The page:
29th September 2008

ANOTHER ALBUM, another tour; music editor Matt Elwell chats to Jesper Stromblad, guitarist and founder of Swedish metallers In Flames.

“We are super happy with the new album”, exclaims Jesper, a remark not without justification. One and a half years in the making, A Sense of Purpose is the band’s ninth album, and perhaps most mature, but it wasn’t without its difficulties; “when you’ve been living with the songs for so long it’s hard to be objective and know if we’re putting out a crap album” he explains. The band also invested their own finances in the album’s production, purchasing their own studio in their home town of Gothenburg. “Fully equipped, state of the art”, Jesper boasts, comparing it to the days of The Jester Race where the band “had a much tighter budget”, and so “had to go in and out of the studio really fast”. The Jester Race was recorded in eleven days; A Sense of Purpose has, including the pre-production, two months of recording time behind it.

Across their eighteen year career, In Flames has managed to irritate every music classifier on the planet. Their debut album, The Lunar Strain, flirted with black and death metal, but landed in neither camp and even brought a melodic touch to the table. “Gothenburg” and “melodic death metal” are terms which have been tried, tested, and rejected, as attempts to describe the progression of the band’s sound from the early ‘90s to 2008’s A Sense of Purpose, which features a logical progression from a more metalcore and melodic death metal influenced Come Clarity. It would be easy to ascribe these changes to careful planning, but Jesper disagrees; “we don’t really think about it, it’s just a natural thing; every time we’re ready to write songs and go into the studio…we’re not sitting down and discussing ‘which direction’, or, ‘do we want to please certain market’”.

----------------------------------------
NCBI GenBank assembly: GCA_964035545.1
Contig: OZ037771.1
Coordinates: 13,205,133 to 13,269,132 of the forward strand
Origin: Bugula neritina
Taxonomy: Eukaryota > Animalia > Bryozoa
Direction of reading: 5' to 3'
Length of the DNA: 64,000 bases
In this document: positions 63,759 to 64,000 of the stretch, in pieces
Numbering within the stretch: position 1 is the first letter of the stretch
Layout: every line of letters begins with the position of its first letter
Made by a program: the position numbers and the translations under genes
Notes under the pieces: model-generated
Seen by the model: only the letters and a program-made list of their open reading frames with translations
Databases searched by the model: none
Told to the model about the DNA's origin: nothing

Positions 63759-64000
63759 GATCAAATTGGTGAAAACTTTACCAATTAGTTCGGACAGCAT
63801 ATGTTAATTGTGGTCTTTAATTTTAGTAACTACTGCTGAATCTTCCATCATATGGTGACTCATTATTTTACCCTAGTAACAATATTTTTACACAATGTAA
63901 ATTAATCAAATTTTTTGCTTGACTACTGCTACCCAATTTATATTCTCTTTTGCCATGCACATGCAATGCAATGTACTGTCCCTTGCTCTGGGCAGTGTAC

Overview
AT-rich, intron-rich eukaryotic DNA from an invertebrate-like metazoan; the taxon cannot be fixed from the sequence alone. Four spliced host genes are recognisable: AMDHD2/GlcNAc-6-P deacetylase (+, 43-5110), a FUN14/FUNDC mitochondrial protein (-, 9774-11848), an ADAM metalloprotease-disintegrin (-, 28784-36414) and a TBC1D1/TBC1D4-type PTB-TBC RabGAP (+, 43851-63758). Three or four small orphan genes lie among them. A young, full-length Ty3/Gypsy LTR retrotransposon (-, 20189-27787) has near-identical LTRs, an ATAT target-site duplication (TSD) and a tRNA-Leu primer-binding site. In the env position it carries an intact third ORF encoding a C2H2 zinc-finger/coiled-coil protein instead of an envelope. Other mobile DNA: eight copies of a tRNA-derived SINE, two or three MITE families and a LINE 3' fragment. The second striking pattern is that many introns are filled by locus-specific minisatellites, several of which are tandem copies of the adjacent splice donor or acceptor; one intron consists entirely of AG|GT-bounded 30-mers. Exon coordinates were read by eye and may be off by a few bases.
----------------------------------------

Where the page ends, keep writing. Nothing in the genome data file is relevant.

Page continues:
It’s a mindset that has produced its fair share of controversy over the years. Soundtrack to your Escape was dismissed by some critics as the band jumping on the nu-metal bandwagon, abandoning their extreme metal roots, and selling out. “It’s very different from the earlier stuff” says Jesper. “It came about because we more or less jammed the songs together…we rented a house and just locked ourselves in for three weeks, with a lot of beer”. “A totally different way for us to work”. It was an experiment, something that In Flames is in no way afraid to embark on.

Jesper Stomblad is the guy on the far left

Jesper Stomblad is the guy on the far left

In Flames has also enjoyed an incredibly stable relationship with their record label. Nuclear Blast is now the biggest independent record label, almost with In Flames as one of their flagships. It holds the band in high regard and pretty much drops everything when a new In Flames album appears; “you develop a relationship with the people that you work with…we haven’t seen any reason to change” he says. Politics and finances have only been an issue in America, and it is a situation that the band feels has in many ways taken away a lot of the pressures of the music industry, leaving them free to write, record and tour.

Their approach to music and all of its political and financial pitfalls has reaped many rewards, not just in terms of a devoted fan base. “I might be going to play ‘Cloud Connected’ for the 700th time but every time the intro goes on and I hear the crowd, that they’re really into it, you just feed from them” Jesper declares; In Flames is very much a band that wants to please, and rides on admiration received for that desire. “When you go on tour and you meet all the fans and you see how much people really love what you do; it can be as simple as meeting a fan and shaking his hand as he says ‘Hey, if it wasn’t for you I wouldn’t pick up the guitar’, or when a tiny baby is called Jesper”. “Music is therapy; it makes me happy” Jesper states enthusiastically. That’s why the band is still going after eighteen years. “Plus the fact that I couldn’t do anything else; I would probably be flipping burgers in McDonalds.”